Microbial Ecology

, Volume 77, Issue 3, pp 607–615 | Cite as

Abiotic and Biotic Factors Affecting the Ingestion Rates of Mixotrophic Nanoflagellates (Haptophyta)

  • Ya-Fan Chan
  • Kuo-Ping ChiangEmail author
  • Yun Ku
  • Gwo-Ching Gong
Environmental Microbiology


Mixotrophic haptophytes comprise one of several important groups of mixotrophic nanoflagellates in the pelagic environment. This study aimed to investigate if phagotrophy in mixotrophic haptophytes is regulated by light or other factors in the surface (SE) and bottom (BE) of the euphotic zone in the subtropical northwestern Pacific Ocean. We estimated the rates of bacterial ingestion by haptophytes using fluorescently labeled bacteria (FLBs) and fluorescence in situ hybridization. Haptophyte diversity and abundance were also investigated in the same sampling area. The annual mean abundance of haptophytes was 419 ± 85.6 cells mL−1 in both SE and BE. Cells 3–5 μm in size were the dominant group in all haptophytes and accounted for majority of bacteria standing stock removed by haptophytes (53%). Most haptophyte ingestion rates (IRs) were not significantly different between the two layers (average SE ingestion rate: 12.5 ± 2.29 bac Hap−1 h−1; BE: 14.7 ± 3.03 bac Hap−1 h−1). Furthermore, the haptophyte IRs were negatively correlated with nitrate concentrations in the SE and positively correlated with bacterial abundances in the BE, which accounts for the significantly high IRs in August 2012 and 2013. These findings imply that mixotrophic haptophytes in this region had different factors affecting phagotrophy to adapt to the ambient light intensity alterations between SE and BE.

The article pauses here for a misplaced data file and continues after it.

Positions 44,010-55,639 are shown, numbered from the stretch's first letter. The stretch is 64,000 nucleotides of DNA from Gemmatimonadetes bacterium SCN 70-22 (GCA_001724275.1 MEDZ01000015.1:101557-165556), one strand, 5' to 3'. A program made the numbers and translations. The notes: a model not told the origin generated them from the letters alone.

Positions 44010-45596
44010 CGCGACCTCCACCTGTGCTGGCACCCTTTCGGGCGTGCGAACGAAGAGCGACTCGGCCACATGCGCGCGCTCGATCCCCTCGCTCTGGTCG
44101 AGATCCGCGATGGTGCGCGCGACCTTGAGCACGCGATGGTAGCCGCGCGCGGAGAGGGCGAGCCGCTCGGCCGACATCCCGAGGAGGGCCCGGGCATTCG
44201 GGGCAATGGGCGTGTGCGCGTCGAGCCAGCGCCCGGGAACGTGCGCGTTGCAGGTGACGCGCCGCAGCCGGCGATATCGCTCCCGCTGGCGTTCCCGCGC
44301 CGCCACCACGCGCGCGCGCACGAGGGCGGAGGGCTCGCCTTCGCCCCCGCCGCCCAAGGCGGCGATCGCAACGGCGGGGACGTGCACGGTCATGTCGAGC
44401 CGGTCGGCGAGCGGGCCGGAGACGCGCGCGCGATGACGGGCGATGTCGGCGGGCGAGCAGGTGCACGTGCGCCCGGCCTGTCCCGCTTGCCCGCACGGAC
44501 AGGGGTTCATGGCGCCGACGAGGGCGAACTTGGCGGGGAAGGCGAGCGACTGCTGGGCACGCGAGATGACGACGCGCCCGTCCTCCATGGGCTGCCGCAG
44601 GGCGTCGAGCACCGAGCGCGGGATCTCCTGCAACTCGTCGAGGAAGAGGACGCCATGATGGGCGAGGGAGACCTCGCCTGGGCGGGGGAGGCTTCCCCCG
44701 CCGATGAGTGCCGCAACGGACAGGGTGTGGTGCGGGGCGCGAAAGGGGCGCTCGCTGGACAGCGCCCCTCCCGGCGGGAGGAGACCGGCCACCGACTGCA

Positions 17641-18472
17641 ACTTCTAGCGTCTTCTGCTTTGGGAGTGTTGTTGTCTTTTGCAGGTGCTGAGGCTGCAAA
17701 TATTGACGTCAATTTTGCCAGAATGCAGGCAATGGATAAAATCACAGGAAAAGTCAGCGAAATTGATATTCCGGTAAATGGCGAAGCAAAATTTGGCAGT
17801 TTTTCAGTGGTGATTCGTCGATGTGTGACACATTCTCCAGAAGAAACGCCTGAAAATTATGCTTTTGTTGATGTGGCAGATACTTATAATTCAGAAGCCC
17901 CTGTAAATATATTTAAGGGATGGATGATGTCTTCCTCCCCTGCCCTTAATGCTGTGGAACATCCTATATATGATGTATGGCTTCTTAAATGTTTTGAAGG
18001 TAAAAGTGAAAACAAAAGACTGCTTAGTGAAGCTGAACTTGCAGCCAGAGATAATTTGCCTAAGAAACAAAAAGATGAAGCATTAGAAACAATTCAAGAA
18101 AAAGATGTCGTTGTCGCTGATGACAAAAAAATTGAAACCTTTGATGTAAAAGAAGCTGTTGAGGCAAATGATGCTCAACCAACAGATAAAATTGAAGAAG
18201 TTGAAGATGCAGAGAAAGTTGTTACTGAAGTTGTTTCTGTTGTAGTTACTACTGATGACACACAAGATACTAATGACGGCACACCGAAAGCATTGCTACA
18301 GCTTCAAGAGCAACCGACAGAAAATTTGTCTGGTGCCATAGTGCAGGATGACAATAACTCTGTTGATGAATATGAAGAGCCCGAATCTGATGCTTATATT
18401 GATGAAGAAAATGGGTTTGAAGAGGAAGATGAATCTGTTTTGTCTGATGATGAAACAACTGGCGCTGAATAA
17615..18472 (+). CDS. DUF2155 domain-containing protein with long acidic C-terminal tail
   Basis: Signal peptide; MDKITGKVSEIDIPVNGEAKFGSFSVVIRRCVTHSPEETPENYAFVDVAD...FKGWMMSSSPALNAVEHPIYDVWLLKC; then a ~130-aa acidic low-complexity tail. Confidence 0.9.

Mixotrophy Haptophytes Ingestion rate Fluorescence in situ hybridization Fluorescently labeled bacteria 



We would like to thank Dr. Chih-Ching Chung, from Institute of Marine Environment and Ecology in National Taiwan Ocean University, for giving the molecular technology support and Dr. Sen-Lin Tang, from Biodiversity Research Center in Academia Sinica, for valuable discussion.


This study was supported by three grants from the Ministry of Science and Technology, Taiwan. The grant numbers are MOST 103-2811-M-019-00, MOST 104-2811-M-019-006, and NSC 101-2611-M-019-015-MY3.

Supplementary material

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ESM 1 (PDF 1042 kb)


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Authors and Affiliations

  1. 1.Biodiversity Research CenterAcademia SinicaTaipeiTaiwan
  2. 2.Institute of Marine Environment and EcologyNational Taiwan Ocean UniversityKeelungTaiwan
  3. 3.Center of Excellence for the OceansNational Taiwan Ocean UniversityKeelungTaiwan

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